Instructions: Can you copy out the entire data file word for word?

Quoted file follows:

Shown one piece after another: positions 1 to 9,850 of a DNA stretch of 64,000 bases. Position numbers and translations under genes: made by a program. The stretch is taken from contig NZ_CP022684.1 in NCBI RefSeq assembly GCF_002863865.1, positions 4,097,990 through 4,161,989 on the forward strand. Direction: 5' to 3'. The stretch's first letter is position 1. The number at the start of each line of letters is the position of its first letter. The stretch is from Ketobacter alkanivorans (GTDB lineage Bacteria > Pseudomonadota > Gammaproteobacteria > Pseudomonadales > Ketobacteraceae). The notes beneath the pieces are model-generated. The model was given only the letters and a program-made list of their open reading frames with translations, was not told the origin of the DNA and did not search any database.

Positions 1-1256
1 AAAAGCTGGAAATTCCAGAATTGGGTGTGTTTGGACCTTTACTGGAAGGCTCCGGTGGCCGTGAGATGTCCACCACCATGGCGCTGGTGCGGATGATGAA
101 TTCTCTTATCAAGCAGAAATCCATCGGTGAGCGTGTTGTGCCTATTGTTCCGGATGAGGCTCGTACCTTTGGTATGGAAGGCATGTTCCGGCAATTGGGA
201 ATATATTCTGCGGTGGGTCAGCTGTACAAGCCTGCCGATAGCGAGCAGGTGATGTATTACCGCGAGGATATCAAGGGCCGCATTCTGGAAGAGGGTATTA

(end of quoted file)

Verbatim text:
Shown one piece after another: positions 1 to 9,850 of a DNA stretch of 64,000 bases. Position numbers and translations under genes: made by a program. The stretch is taken from contig NZ_CP022684.1 in NCBI RefSeq assembly GCF_002863865.1, positions 4,097,990 through 4,161,989 on the forward strand. Direction: 5' to 3'. The stretch's first letter is position 1. The number at the start of each line of letters is the position of its first letter. The stretch is from Ketobacter alkanivorans (GTDB lineage Bacteria > Pseudomonadota > Gammaproteobacteria > Pseudomonadales > Ketobacteraceae). The notes beneath the pieces are model-generated. The model was given only the letters and a program-made list of their open reading frames with translations, was not told the origin of the DNA and did not search any database.

Positions 1-1256
1 AAAAGCTGGAAATTCCAGAATTGGGTGTGTTTGGACCTTTACTGGAAGGCTCCGGTGGCCGTGAGATGTCCACCACCATGGCGCTGGTGCGGATGATGAA
101 TTCTCTTATCAAGCAGAAATCCATCGGTGAGCGTGTTGTGCCTATTGTTCCGGATGAGGCTCGTACCTTTGGTATGGAAGGCATGTTCCGGCAATTGGGA
201 ATATATTCTGCGGTGGGTCAGCTGTACAAGCCTGCCGATAGCGAGCAGGTGATGTATTACCGCGAGGATATCAAGGGCCGCATTCTGGAAGAGGGTATTA